"I worried you wouldn't."

"Me too. Fonnie said it was too soon."

"Yes, well, she would say that. Your sister can be smart about some things, Hash, but about you, nearly never."

I gave her a grateful smile and said good night. Kenley's apartment was warrenlike and full of boarders, but he'd given me a large and very clean room, with a four-poster bed and a bureau. I changed into my nightdress then took down my hair and brushed it, sorting through the highlights of the evening. No matter how much fun I'd had with Kate or how good it was to see her after all these years, I had to admit that number one on my list of memorable events was dancing with Ernest Hemingway. I could still feel his brown eyes and his electric, electrifying energy—but what had his attentions meant? Was he babysitting me, as Kate's old friend? Was he still gone on Kate? Was she in love with him? Would I even see him again?

My mind was suddenly such a hive of unanswerable questions that I had to smile at myself. Wasn't this exactly what I had wanted coming to Chicago, something new to think about? I turned to face the mirror over the bureau. Hadley Richardson was still there, with her auburn waves and thin lips and pale round eyes—but there was something new, too, a glimmer of potential. It was just possible the sun was on its way. In the meantime, I would hum Nora Bayes and do my damnedest to make believe.


The next morning, I walked into the kitchen to find Ernest leaning lazily against the refrigerator, reading the morning newspaper and devouring half a loaf of bread.

"Did you sleep here?" I asked, unable to mask my surprise at seeing him.

"I'm boarding here. Just for a while, until things take off for me."

"What do you mean to do?"

"Make literary history, I guess."

"Gee," I said, impressed all over again by his confidence and conviction. You couldn't fake that. "What are you working on now?"

He pulled a face. "Now I'm writing trash copy for Firestone tires, but I mean to write important stories or a novel. Maybe a book of poetry."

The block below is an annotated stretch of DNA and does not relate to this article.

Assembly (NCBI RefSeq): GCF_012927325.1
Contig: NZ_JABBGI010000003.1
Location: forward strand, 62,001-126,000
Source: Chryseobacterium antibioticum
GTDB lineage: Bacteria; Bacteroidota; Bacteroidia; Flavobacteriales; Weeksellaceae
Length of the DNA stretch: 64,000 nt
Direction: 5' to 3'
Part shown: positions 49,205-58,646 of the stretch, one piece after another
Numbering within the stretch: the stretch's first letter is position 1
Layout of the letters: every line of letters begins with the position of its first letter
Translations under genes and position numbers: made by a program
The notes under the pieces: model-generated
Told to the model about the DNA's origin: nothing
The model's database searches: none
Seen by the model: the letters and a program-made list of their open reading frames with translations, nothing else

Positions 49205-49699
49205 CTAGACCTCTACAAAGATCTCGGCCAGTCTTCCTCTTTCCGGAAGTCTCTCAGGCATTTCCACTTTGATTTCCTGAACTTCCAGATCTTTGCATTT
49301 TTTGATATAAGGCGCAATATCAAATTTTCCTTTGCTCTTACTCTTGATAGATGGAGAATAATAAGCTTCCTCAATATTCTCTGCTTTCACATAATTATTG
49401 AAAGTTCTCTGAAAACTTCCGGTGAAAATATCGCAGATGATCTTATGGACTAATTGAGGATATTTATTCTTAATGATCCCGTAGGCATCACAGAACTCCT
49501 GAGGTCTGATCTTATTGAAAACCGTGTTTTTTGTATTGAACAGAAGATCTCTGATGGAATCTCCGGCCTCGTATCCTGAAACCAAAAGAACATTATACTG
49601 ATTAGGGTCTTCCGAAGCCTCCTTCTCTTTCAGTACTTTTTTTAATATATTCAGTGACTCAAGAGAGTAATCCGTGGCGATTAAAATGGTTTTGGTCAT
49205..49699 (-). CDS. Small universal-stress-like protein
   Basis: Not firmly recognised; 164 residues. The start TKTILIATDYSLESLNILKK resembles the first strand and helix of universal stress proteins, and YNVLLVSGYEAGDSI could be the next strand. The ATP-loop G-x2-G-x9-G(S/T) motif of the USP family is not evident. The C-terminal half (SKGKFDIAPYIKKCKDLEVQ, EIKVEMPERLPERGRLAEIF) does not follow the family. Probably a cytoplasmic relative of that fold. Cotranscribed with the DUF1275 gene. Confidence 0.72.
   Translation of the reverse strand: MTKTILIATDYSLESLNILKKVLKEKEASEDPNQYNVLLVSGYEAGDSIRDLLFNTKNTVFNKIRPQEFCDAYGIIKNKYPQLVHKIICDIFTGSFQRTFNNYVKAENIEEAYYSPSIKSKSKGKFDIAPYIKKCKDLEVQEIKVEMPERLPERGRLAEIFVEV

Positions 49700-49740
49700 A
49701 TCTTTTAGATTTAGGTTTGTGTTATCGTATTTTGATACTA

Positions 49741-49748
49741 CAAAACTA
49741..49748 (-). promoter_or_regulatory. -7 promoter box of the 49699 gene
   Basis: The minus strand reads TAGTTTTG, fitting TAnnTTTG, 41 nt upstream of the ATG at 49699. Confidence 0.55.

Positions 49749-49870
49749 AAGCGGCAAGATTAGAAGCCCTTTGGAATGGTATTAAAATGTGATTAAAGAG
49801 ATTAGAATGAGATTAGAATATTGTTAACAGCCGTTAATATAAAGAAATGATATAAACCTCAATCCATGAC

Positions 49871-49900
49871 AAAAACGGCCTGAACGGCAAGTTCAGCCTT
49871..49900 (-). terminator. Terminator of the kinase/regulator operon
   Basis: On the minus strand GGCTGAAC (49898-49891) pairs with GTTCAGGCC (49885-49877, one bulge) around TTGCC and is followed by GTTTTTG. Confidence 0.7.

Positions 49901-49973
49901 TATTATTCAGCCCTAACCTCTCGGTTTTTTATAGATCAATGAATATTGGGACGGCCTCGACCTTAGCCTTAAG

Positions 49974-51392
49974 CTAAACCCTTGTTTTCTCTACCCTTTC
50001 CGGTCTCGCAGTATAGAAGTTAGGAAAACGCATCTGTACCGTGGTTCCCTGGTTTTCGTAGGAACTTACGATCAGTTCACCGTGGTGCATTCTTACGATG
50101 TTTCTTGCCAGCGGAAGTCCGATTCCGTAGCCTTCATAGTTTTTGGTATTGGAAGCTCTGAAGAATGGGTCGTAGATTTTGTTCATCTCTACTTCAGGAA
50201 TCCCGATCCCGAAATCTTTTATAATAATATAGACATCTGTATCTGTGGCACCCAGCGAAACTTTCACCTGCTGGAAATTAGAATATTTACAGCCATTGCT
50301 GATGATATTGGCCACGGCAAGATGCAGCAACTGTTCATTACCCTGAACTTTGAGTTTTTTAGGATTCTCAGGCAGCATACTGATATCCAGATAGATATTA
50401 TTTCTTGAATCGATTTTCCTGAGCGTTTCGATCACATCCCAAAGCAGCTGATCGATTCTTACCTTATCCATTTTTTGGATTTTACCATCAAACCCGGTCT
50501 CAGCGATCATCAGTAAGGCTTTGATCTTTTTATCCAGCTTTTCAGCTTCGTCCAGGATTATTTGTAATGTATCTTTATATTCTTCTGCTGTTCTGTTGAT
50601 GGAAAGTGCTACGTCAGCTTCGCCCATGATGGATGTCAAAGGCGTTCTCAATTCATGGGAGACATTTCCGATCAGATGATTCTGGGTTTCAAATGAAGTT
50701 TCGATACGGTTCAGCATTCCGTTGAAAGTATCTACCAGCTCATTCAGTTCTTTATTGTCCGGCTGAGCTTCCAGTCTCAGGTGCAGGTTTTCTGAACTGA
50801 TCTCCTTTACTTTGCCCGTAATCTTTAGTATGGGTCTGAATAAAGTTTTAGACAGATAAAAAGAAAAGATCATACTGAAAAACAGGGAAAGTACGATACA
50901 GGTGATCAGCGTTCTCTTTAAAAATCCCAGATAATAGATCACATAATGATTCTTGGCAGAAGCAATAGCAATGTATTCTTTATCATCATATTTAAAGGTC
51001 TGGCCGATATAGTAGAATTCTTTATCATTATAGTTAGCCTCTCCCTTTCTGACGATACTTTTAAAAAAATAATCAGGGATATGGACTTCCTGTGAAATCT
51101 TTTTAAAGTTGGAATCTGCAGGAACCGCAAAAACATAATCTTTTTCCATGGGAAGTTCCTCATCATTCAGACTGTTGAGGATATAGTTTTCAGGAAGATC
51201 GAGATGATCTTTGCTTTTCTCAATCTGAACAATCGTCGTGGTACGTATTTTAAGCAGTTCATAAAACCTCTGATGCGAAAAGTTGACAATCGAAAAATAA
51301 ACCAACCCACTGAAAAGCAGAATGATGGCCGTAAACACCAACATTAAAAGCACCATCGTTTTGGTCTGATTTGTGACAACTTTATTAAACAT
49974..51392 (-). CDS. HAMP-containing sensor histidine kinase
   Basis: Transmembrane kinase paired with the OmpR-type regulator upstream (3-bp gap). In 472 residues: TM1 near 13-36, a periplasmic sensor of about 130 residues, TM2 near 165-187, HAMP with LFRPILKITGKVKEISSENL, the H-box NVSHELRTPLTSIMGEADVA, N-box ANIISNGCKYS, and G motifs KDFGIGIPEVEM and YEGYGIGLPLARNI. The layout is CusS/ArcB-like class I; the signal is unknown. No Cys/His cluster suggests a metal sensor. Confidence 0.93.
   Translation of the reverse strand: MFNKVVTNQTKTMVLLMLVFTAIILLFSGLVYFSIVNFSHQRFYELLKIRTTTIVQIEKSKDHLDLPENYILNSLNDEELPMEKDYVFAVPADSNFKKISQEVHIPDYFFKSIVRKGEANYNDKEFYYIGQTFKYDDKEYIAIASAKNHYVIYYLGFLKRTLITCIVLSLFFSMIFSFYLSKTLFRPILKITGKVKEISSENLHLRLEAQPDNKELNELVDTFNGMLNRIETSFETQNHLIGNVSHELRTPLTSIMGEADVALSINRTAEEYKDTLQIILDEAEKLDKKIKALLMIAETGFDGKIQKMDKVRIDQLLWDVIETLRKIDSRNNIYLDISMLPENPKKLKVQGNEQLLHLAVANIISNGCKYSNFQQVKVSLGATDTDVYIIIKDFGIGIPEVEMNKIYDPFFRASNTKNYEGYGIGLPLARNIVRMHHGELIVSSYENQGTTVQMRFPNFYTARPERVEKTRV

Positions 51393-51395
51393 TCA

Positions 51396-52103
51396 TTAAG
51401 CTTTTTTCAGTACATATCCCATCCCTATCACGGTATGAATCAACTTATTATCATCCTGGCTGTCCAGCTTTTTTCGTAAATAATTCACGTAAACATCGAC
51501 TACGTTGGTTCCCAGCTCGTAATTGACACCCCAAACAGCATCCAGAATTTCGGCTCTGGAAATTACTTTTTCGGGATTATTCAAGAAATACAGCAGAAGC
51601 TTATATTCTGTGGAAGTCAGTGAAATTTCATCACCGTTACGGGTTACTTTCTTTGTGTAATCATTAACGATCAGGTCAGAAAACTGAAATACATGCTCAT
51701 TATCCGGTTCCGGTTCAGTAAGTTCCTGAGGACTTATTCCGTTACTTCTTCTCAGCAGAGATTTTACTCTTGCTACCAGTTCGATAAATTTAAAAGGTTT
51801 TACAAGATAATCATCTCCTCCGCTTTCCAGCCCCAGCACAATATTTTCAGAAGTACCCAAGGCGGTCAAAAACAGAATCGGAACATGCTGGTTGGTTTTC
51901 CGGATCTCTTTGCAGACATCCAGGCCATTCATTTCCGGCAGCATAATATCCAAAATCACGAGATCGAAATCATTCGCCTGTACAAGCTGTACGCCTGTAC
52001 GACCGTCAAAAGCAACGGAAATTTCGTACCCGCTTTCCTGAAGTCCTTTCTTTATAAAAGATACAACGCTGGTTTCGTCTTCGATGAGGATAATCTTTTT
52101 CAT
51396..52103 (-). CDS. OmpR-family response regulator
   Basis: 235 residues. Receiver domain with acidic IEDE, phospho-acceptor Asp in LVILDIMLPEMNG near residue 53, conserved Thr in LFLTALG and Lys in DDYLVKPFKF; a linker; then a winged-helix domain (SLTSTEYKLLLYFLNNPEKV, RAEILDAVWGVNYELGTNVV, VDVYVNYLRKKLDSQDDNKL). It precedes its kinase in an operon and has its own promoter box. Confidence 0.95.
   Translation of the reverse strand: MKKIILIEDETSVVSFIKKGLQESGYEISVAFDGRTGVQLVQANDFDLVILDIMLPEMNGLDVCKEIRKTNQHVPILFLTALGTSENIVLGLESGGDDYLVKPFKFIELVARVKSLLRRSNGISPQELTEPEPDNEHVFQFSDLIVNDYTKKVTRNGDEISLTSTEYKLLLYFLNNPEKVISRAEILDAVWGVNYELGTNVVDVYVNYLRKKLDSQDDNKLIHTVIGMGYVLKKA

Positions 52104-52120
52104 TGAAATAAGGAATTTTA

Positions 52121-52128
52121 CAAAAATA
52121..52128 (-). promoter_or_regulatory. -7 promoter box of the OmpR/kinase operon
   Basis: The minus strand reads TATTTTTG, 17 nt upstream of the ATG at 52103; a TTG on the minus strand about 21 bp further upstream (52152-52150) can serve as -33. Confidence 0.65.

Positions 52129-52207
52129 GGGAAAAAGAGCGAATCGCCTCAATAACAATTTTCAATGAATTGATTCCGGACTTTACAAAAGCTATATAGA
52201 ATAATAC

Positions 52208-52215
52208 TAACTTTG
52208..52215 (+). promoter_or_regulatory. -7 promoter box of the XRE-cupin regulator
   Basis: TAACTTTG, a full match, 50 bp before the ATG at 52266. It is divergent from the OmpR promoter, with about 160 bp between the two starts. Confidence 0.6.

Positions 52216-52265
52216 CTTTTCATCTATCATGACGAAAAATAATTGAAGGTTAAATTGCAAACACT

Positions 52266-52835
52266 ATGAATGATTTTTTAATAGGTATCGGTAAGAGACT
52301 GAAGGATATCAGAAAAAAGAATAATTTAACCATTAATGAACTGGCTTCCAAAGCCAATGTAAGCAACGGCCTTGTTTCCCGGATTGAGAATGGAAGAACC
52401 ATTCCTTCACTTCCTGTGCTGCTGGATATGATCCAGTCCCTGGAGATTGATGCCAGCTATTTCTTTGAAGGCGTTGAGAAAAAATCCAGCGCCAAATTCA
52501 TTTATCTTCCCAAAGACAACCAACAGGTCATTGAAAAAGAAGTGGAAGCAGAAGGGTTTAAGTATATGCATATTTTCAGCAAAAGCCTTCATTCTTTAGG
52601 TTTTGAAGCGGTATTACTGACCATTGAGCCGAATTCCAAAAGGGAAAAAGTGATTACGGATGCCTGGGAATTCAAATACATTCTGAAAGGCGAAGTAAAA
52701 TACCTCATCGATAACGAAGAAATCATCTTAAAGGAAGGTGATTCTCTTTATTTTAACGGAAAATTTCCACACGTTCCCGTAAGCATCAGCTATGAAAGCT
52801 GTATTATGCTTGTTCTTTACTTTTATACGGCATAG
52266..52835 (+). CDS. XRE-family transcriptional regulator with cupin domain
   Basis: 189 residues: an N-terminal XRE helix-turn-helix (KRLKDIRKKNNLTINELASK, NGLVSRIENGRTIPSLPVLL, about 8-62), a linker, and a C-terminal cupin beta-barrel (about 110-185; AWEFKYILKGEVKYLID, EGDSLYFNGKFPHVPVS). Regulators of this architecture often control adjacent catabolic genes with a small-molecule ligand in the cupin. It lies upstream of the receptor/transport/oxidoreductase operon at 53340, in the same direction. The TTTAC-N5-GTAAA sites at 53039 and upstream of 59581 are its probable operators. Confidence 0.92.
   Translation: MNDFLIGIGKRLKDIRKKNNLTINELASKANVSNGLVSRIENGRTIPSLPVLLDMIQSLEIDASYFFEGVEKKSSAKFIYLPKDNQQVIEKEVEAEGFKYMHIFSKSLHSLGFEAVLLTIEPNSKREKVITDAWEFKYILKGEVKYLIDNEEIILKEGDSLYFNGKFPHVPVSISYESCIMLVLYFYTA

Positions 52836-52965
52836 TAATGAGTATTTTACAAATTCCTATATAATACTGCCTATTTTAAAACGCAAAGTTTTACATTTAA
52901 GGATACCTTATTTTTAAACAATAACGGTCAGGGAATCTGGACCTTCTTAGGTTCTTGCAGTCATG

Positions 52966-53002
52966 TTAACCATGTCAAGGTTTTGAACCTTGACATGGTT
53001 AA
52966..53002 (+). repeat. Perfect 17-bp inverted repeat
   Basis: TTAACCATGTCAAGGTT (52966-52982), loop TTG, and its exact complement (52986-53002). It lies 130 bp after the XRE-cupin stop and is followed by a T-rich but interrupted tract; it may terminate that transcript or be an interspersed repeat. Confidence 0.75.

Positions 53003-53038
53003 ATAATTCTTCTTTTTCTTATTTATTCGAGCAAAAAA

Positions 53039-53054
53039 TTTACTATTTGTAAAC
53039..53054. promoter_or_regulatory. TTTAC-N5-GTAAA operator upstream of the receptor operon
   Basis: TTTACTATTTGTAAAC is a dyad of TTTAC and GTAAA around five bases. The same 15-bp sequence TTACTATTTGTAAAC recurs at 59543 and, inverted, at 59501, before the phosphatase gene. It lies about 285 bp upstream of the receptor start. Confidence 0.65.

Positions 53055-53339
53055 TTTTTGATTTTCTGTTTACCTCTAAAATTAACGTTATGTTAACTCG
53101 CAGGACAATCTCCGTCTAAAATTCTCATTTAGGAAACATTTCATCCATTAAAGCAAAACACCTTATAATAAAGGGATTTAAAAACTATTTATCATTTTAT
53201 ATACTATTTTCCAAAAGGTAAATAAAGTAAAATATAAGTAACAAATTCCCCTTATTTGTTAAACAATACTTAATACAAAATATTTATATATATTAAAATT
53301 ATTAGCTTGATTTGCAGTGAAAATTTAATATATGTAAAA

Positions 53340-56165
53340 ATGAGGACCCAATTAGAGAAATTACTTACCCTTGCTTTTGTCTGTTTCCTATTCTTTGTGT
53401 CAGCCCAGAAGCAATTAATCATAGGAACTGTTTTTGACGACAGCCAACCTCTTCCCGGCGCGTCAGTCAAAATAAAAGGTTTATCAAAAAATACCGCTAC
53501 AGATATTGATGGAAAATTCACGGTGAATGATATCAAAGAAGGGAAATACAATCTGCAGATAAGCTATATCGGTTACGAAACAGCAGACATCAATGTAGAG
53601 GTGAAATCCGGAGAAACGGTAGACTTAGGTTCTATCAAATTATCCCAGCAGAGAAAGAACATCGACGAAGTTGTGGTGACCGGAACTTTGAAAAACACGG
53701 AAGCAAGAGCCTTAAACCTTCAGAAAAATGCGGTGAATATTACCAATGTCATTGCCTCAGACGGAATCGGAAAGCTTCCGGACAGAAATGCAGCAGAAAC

That threw me. "I thought poets were quiet and shrinking and afraid of sunlight," I said, sitting down.

"Not this one." He came over to join me at the table, turning his chair around to straddle it. "Who's your favorite writer?"

"Henry James, I suppose. I seem to read him over and over."

"Well, aren't you sweetly square?"

"Am I? Who's your favorite writer?"

"Ernest Hemingway." He grinned. "Anyway, there're lots of famous writers in Chicago. Kenley knows Sherwood Anderson. Heard of him?"

"Sure. He wrote Winesburg, Ohio."

"That's the one."

"Well, with your nerve, you can probably do anything at all."

He looked at me seriously, as if he were trying to gauge whether I was teasing or placating him. I wasn't. "How do you take your coffee, Hasovitch?" he finally said.

"Hot," I said, and he grinned his grin, elastic and devastating.

When Kate arrived for our lunch date, Ernest and I were still in the kitchen talking away. I hadn't yet changed out of my dressing gown, and there she was sharp and fresh in a red wool hat and coat.

"I'm sorry," I said, "I won't be a minute."

"Take your time, you deserve a little indolence," she said, but seemed impatient with me just the same.

I went off to dress, and when I came back, Kate was alone in the room.

"Where did Nesto run off to?"

"I haven't the faintest," Kate said. And then, because she clearly read disappointment in my face, "Should I have invited him along?"

"Don't be silly. This is our day."

What People are Saying About This

From the Publisher

“A beautiful portrait of being in Paris in the glittering 1920s—as a wife and as one’s own woman.”—Entertainment Weekly

“[Paula] McLain has brought Hadley [Hemingway] to life in a novel that begins in a rush of early love. . . . A moving portrait of a woman slighted by history, a woman whose . . . story needed to be told.”—The Boston Globe

The Paris Wife creates the kind of out-of-body reading experience that dedicated book lovers yearn for, nearly as good as reading Hemingway for the first time—and it doesn’t get much better than that.”—Minneapolis Star Tribune
“Exquisitely evocative . . . This absorbing, illuminating book gives us an intimate view of a sympathetic and perceptive woman, the striving writer she married, the glittering and wounding Paris circle they were part of. . . . McLain reinvents the story of Hadley and Ernest’s romance with the lucid grace of a practiced poet.”—The Seattle Times
“A novel that’s impossible to resist. It’s all here, and it all feels real.”—People

Meet the Author